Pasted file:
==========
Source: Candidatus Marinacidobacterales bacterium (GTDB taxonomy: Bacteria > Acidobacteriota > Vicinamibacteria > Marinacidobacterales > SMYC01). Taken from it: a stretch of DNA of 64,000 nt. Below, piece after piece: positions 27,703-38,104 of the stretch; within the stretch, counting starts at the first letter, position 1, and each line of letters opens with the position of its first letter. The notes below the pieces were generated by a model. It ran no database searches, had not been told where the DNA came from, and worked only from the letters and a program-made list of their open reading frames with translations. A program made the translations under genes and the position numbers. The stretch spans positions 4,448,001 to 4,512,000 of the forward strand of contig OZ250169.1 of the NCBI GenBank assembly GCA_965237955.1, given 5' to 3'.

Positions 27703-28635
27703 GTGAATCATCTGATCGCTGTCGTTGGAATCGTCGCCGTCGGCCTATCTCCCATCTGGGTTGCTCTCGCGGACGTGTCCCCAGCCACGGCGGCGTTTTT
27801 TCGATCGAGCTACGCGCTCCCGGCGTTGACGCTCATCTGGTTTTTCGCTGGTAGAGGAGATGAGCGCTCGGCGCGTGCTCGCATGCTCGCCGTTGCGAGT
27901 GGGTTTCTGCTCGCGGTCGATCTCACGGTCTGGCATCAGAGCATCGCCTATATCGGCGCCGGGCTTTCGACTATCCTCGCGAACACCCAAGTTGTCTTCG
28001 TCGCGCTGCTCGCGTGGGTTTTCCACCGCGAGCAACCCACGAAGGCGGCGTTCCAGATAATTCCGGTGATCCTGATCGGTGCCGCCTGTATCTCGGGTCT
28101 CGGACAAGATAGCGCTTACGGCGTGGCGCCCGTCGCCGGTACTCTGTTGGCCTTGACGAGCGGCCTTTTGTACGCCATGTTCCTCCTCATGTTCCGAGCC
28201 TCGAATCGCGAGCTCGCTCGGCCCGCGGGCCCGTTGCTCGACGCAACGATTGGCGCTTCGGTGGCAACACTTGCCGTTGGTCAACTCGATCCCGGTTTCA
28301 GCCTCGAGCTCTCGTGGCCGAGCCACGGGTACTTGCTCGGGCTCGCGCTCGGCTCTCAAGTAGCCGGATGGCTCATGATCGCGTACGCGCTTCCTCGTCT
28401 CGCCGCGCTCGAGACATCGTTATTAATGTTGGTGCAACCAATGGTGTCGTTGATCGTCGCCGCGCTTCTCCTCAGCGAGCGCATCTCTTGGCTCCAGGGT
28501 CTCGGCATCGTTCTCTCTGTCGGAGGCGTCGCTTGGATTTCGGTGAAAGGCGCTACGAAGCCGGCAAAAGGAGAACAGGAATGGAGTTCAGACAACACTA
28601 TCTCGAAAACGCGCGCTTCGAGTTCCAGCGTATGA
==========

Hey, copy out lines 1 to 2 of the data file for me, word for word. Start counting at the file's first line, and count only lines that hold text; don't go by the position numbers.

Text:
Source: Candidatus Marinacidobacterales bacterium (GTDB taxonomy: Bacteria > Acidobacteriota > Vicinamibacteria > Marinacidobacterales > SMYC01). Taken from it: a stretch of DNA of 64,000 nt. Below, piece after piece: positions 27,703-38,104 of the stretch; within the stretch, counting starts at the first letter, position 1, and each line of letters opens with the position of its first letter. The notes below the pieces were generated by a model. It ran no database searches, had not been told where the DNA came from, and worked only from the letters and a program-made list of their open reading frames with translations. A program made the translations under genes and the position numbers. The stretch spans positions 4,448,001 to 4,512,000 of the forward strand of contig OZ250169.1 of the NCBI GenBank assembly GCA_965237955.1, given 5' to 3'.

Positions 27703-28635